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Training Guides in Guyana S.A. - Lesson Learned
The group of guides (and instructor Chuck Lennox- lower right) that received training at Kaieteur National Park, Guyana.
By Chuck Lennox, Principal/Consultant, Cascade Interpretive Consulting LLC
Ecotourism in Guyana
When I first read the initial email inquiry about possible work in Guyana, I thought isn't that in Africa (nope!) and isn’t that where Jonestown was (yup!). Guyana is a small country on the eastern "shoulder" of South America paired with Suriname and French Guiana. Many people confuse its name with the African county of Ghana (thus the initials S.A. after its name above for South America) or identify it with the horrendous Jonestown massacre that occurred in northwestern Guyana in 1978.
The former British colony and only English-speaking country in South America, however, is an up and coming destination for ecotourism. With nearly 80% of its original rainforest habitat intact, Guyana is being added to the must see lists of birders and other eco-tourists.
Interpretive Training Initiative in Guyana
This past summer and fall I ventured south from my home in Seattle, Washington USA to assist in a major ecotourism initiative funded by the United States Agency for International Development – the Guyana Trade and Investment Support (GTIS II) project implemented by the Carana Corporation. The project in the past had provided training in basic guiding and birding skills but determined the next training offering should be in interpretive skills and natural history.
Over the course of two weeks in July 2011 in the first training session, we trained and coached 23 guides ranging in age from 18 to over 50. Experience levels ranged from never having led a group of visitors (yet) to guides who accompany international visitors around the country.
The group of guides and instructor Chuck Lennox (far right) at the Bina Hill Institute, North Rupununi, Guyana. Photo by Kirk Smock, kirksmock.com
The training, held in the interior North Rupununi region of Guyana, was open to guides from around the country. Most of the students were Amerindian which reflected the population of this interior region of the country. I taught four days of interpretive skills and then facilitated the remaining days of training that consisted of risk management, natural history, customer service and anthropology.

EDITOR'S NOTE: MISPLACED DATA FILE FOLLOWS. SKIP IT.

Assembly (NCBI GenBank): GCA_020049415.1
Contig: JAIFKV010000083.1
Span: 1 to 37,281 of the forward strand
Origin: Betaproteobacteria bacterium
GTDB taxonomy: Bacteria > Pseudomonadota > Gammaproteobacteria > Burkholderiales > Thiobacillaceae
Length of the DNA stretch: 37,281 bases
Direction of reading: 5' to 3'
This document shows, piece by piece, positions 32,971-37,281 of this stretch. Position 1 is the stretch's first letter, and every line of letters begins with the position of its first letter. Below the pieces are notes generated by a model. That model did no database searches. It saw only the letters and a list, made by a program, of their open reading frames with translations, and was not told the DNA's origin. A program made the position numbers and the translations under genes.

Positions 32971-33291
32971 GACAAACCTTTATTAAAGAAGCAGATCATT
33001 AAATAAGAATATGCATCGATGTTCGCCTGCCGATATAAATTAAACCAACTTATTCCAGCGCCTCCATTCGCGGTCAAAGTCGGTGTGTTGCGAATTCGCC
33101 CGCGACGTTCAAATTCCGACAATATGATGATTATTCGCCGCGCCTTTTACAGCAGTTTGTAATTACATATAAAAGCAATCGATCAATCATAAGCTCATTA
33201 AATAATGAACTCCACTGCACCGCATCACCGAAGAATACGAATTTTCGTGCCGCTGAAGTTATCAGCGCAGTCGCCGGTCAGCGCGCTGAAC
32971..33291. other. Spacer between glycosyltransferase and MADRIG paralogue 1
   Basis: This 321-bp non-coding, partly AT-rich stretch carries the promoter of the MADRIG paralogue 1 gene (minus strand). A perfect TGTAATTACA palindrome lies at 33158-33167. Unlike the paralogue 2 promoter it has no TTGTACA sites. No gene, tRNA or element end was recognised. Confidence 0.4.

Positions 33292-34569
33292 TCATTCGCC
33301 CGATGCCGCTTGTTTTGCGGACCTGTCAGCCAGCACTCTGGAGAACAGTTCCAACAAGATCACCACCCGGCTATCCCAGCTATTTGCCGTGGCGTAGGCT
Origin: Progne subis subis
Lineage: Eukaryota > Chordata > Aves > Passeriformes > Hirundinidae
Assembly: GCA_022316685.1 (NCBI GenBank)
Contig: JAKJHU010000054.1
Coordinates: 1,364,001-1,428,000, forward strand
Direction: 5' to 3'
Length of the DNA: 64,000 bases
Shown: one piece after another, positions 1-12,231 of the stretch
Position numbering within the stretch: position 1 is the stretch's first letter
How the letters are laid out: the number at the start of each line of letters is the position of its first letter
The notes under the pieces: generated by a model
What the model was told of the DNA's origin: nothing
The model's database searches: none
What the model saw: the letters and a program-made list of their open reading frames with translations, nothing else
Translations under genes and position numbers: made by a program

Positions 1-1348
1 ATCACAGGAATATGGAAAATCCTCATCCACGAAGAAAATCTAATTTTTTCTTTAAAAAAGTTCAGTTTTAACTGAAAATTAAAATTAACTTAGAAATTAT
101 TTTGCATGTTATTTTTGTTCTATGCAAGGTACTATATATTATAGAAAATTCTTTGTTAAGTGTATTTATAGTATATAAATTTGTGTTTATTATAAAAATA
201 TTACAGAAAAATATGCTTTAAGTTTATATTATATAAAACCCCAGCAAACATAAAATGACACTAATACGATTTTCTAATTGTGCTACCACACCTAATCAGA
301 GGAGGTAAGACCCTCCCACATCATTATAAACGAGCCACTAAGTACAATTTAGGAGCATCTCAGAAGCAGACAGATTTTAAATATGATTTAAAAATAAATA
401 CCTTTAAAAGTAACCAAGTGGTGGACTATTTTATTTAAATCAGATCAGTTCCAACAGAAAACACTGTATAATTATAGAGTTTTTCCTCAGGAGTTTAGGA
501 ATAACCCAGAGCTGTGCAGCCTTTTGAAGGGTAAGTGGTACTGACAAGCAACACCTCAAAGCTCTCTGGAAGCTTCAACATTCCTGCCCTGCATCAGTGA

Iwokrama International Centre tour guide, Alex Honorio explaining a weather station during of a mock interpretive tour. Photo by Kirk Smock, kirksmock.com
Within the first two days of training, the US AID Mission Director for Guyana, the Guyana Minister of Amerindian Affairs and the Director of the Guyana Tourism Authority all paid a visit to the training site illustrating the high profile the training had for the country.
The group moved around to four different locations so guides could see the diversity of eco-lodges and operations. As an additional experience, we even did an overnight river trip on the Burro Burro River to a hammock camp operated by Surama Village. The guides helped this neophyte hammock sleeper rig his hammock so he didn’t fall over during the night! Travel on the interior rivers is common for access to some of the villages and better wildlife viewing.
Lessons for Interpretive Guide Trainers
I learned as much as the guides during this training. Flexibility and the ability to quickly change direction are paramount. The best lesson plans have to be adjusted or dropped completely depending on circumstances. I learn I can think on my feet. Slowing down and thinking before I talked was another important lesson.
When you get blank stares from students after using the typical American phrase of "foot in the door", you know you have to rethink the words you use. I was the one with the accent and culture colloquiums.
The final evening at Surama Eco-lodge, the entire village invited the training class up to the village from the separate eco-lodge for a feast, cultural presentation and dancing. Some of the guides presented a last minute skit to the village and the class. You know you are appreciated when students make fun of the training they just received and imitate your style. Oh – and a good sense of humor is important to have along as a training tool too!
For more information about this experience, a session will be presented at the National Association for Interpretation's International Conference in Kailua-Kona, Hawai'i May 8-12, 2012.
Author Bio: Chuck Lennox
Chuck Lennox is Principal/Consultant for Cascade Interpretive Consulting LLC. He is an interpretive, informal education and ecotourism consultant based in Seattle, Washington USA and is the incoming Director of NAI’s Region 10 and a new national NAI Board member.